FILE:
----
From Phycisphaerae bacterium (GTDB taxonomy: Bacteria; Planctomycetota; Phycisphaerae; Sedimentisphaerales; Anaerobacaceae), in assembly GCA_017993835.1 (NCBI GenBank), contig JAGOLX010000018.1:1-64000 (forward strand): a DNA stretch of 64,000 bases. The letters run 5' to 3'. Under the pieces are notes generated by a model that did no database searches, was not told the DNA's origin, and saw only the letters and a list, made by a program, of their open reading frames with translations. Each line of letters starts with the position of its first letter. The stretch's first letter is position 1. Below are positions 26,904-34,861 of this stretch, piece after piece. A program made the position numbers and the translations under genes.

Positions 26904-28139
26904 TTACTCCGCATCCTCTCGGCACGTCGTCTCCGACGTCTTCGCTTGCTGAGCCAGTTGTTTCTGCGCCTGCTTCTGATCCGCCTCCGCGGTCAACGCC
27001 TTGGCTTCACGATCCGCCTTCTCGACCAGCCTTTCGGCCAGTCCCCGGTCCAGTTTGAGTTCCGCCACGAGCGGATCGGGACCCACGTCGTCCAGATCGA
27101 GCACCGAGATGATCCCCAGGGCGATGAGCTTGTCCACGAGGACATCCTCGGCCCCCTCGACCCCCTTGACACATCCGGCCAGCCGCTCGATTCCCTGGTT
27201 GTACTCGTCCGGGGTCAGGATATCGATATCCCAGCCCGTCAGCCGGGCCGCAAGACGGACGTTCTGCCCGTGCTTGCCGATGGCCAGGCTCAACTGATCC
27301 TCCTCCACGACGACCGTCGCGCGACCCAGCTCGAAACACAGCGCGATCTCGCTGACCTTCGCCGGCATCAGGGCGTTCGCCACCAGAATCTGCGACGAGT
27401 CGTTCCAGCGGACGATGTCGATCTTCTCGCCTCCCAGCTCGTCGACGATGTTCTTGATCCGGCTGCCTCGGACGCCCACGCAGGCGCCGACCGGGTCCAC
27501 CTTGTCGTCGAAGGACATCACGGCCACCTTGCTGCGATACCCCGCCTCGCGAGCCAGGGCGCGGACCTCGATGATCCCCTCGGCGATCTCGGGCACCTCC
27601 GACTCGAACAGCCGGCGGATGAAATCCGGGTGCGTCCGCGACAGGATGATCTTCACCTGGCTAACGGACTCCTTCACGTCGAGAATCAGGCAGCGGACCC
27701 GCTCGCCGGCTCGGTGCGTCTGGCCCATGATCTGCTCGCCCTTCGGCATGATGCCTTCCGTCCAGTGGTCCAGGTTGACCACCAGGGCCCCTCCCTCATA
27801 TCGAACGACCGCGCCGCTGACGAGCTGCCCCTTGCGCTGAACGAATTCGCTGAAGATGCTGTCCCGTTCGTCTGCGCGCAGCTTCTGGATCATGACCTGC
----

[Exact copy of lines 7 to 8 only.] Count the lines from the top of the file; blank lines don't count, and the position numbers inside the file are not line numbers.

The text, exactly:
27301 TCCTCCACGACGACCGTCGCGCGACCCAGCTCGAAACACAGCGCGATCTCGCTGACCTTCGCCGGCATCAGGGCGTTCGCCACCAGAATCTGCGACGAGT
27401 CGTTCCAGCGGACGATGTCGATCTTCTCGCCTCCCAGCTCGTCGACGATGTTCTTGATCCGGCTGCCTCGGACGCCCACGCAGGCGCCGACCGGGTCCAC